The Rock

The Rock, as it is called, is the most well-known landmark of the City of Jadir, or frankly of all Buchar. Towering above the surrounding land, it can be seen by ships and travelers from over 20 miles away. The feature, made of pure bedrock, rises from the ground with nearly vertical walls and climbs to a height of over 350' at its highest point.
  Best known for its size, it is almost as well known for the great crack that separates the massive rock into two distinct forms. The larger and taller of the forms is formally called High Place for it's obviously larger stature and as a shortened version of High Holy Place. On it, you will find a garden, ruins, resting places, and place of respect for old and forgotten gods. It is also called Hamdan for the ancient hero of that name, Palace of Dead Gods, The Old Heart and The Watcher. It also has several names in the tongues of the other peoples of Jadir.
The smaller and slightly shorter structure is called Palace Rock, as it is the home of New Palace, but it is also called Fadma, after Hamdan's estranged lover, the White Tower, The Greeter, and by the humorists of Jadir The Palace Cellar.
  As for the greater structure itself, beyond it's most common name, The Rock, it has more names now and historically than can realistically be listed: The King, The Mother, The Guardian, The Lovers and The Twins are just a few.
  The top of the Rock can only be reached by the Palace Rock side. It has a steep road built into its south side, and an elevator mechanism on the west side. The elevator is used by people with official business at the palace, cargo, and tourists who are willing to pay.
  People going to the High Place are expected to take the road if they are physically able. This short but strenuous pilgrimage is considered part of the religious experience. Once at the top, religious visitors continuing to the High Holy Place must take the marked path, but may use either of the two bridges, called Garden Bridge (North) and Memory Bridge (South).

Purpose / Function

The site actually has three different purposes, depending on the pilgrims and gods involved.
  It is a place of respect and/or beseeching. Not all the old gods are fully gone. Some are around and still have a degree of influence in the world. While the New Gods are dominant, they are also remote and accessible only through their clerics. The old gods who are still around actually walk among mortals. So some visitors go hoping that their requests will be heard and answered, that deals or pacts can be made, or at the very least that the gods will be pleased by the offerings and respect presented at their shrines. It is rumored that some of the pilgrims are the Old Gods themselves, either listening in or observing, though this has never been proven. The purpose of Garden Bridge is to take pilgrims to the Garden of Old Gods, so that they can be named and remembered.
  It is a place for remembering the Old Gods who are no longer among the living. Many of the Old Gods were slain during the great cleansing, falling to dwarven blades that bore their names. Such gods are gone from the world, but pilgrims go there to remember them and their stories. Some of these fallen gods are remembered inside the Garden; others have places outside the formal garden in the many structures.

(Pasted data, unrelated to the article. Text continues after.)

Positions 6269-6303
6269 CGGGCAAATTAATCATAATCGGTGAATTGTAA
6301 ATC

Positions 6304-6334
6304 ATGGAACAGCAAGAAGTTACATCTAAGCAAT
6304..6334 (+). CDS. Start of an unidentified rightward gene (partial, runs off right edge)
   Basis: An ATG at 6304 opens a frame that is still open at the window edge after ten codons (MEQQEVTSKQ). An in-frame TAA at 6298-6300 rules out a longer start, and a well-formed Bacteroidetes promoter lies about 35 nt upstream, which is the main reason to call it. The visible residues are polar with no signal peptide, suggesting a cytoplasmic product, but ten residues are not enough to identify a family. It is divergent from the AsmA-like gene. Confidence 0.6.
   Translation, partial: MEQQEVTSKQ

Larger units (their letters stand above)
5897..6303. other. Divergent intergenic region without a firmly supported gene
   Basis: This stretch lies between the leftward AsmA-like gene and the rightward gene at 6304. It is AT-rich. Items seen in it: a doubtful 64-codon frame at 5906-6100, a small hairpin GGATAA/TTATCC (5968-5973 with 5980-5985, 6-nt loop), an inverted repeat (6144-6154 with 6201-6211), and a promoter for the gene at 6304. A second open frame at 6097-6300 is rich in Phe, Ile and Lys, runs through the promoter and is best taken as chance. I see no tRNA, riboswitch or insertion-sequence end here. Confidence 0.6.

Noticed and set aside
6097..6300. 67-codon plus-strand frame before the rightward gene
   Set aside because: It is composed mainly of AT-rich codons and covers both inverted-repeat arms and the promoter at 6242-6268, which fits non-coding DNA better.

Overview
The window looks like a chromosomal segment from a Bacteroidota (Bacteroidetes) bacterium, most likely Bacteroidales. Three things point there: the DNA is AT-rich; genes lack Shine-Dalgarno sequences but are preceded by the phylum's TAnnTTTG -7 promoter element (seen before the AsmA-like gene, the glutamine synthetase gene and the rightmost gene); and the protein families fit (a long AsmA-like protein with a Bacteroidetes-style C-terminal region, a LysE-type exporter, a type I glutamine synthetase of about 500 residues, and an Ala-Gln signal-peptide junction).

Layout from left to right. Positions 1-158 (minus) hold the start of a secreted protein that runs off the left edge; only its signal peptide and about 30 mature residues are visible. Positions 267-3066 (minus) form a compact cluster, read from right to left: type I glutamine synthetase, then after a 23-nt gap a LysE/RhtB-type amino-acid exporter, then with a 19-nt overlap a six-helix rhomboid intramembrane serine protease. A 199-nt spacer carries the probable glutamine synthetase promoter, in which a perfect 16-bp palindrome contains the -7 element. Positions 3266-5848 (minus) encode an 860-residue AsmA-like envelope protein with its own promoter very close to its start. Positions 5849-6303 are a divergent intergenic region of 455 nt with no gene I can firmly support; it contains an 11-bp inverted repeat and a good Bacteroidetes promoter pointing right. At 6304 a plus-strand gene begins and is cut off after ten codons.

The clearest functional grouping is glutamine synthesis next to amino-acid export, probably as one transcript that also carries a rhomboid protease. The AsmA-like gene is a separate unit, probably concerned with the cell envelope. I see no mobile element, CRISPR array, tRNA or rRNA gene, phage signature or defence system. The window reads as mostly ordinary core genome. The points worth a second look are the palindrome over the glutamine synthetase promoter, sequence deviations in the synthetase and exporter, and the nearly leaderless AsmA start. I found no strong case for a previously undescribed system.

It is also a place for the forgotten gods. There have been many gods through the centuries of the world--some tied to specific rivers, forests, events, or dreams, just to name a few. There are no shrines that give these gods names, but also many shrines exist for which a god is not known. Thus, Memory Bridge takes the pilgrim through a path of ruins, artifacts, relics and unknown totems to obscure, obsolete or simply forgotten gods whose names have been lost to even the oldest of the elves. Even the path up The Rock has shrines, murals and pictographs tied to these forgotten gods.


In High Place, there is ongoing restoration and maintenance in the Garden of Old Gods, and such work is especially focused on the gods who may still walk the earth. However, the shrines and other remembrances of the forgotten gods are never changed: not by visitors, not by the Jadiran staff who maintains the Rock. This is both because there is a belief that things should be left as they are, but also because nobody is sure what the original shrines looked like, and so changing them might inadvertently dishonor a god.


Beyond the imposed architecture of the garden itself, there is no fixed architectural pattern to any of the shines. The Old Gods represented any number of things over several millennia, and their creators had no specific rules to follow, except to honor the gods for whom they were making it. Some were literal, some were abstract, and still others followed the instructions of the gods themselves in the making. While most of the surviving shrines are stone, it is known that wood, paper, gems, plants, the four elements and various symbols were included in the construction.


Jadir is the oldest human city in the world, and is also one of the largest. It also has comparatively easy access to many other parts of the world. As such, the Rock has visitors from within the city and country, surrounding countries, and visitors who are in town from journeys as long as a year.
  There is a thriving business related to the tourists, such as housing, historical knowledge, memorials and proxy visits for those too far away to visit again. To this last point, there is a widely held belief that the first journey must always be made by a supplicant, but after that, another may be hired to make subsequent trips. Whether this is true, a desire of pilgrims to remain in good standing, or a desire for local citizen to make money by continuing to climb the hill each day for a new client has never been fully settled.
Temple / Religious complex


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